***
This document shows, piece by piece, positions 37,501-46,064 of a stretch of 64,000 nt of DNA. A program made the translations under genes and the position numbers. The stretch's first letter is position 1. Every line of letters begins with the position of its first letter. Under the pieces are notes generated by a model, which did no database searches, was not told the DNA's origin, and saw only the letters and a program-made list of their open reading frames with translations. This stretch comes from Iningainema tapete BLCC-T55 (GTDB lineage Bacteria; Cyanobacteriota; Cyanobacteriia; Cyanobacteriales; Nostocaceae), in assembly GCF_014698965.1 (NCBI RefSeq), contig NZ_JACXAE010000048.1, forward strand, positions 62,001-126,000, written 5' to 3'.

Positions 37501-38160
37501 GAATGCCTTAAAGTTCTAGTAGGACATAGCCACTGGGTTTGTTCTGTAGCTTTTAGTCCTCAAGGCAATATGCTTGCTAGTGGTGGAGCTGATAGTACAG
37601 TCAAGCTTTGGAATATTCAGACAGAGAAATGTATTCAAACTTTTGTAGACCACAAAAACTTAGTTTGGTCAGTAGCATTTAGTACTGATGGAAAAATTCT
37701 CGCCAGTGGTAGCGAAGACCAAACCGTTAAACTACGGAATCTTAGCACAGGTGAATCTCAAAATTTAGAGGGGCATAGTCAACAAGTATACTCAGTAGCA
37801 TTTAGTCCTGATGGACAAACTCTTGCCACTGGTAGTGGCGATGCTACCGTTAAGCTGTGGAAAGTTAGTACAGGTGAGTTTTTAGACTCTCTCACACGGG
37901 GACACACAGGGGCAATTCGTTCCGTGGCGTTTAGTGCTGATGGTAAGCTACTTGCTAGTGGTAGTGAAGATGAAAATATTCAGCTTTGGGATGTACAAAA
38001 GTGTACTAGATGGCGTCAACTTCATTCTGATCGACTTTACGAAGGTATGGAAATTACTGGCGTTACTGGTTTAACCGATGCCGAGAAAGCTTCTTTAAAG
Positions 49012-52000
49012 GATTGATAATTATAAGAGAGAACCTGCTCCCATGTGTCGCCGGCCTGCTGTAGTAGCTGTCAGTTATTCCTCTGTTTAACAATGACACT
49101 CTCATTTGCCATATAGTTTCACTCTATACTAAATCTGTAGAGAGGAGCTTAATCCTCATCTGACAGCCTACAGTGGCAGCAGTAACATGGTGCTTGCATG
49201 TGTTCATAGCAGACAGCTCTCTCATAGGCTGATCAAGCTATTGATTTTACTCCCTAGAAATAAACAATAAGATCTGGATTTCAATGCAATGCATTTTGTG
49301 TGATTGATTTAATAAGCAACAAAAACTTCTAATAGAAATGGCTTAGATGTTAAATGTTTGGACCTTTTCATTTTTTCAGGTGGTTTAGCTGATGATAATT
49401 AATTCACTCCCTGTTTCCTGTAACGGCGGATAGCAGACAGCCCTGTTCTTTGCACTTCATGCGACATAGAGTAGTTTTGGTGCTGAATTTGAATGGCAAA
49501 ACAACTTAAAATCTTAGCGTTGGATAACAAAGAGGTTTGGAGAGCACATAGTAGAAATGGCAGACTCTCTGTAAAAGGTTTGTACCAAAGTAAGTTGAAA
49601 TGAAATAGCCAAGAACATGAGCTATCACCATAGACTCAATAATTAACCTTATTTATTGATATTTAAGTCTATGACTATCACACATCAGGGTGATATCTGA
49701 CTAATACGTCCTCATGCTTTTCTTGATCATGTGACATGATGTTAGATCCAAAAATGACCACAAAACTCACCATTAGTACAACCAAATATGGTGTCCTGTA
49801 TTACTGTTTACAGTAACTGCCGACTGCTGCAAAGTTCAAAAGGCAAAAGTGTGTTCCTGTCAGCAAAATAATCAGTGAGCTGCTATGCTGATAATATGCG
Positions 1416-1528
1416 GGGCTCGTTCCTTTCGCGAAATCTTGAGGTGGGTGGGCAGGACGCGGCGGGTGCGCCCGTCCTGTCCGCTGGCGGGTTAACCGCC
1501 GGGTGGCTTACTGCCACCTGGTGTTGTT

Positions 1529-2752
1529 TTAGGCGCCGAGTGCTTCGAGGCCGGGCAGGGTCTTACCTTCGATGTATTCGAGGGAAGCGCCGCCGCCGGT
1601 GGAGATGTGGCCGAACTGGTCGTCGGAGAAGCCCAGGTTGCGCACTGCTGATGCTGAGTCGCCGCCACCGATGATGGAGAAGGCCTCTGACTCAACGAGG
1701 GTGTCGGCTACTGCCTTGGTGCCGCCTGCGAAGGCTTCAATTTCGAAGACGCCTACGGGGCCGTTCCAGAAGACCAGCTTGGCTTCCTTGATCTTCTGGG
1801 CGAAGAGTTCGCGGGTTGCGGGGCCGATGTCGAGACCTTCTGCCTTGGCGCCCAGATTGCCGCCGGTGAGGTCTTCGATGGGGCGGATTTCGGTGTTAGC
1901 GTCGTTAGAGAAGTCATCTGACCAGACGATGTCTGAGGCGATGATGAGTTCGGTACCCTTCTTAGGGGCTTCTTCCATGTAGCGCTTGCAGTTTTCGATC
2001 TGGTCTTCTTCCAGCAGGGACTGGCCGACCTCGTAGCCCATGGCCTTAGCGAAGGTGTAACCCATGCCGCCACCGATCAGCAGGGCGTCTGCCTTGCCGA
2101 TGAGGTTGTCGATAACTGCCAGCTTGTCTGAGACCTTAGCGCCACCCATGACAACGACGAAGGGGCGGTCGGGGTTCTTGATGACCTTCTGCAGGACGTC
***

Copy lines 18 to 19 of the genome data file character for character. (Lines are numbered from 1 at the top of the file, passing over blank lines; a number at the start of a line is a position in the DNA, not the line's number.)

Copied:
49801 TTACTGTTTACAGTAACTGCCGACTGCTGCAAAGTTCAAAAGGCAAAAGTGTGTTCCTGTCAGCAAAATAATCAGTGAGCTGCTATGCTGATAATATGCG
Positions 1416-1528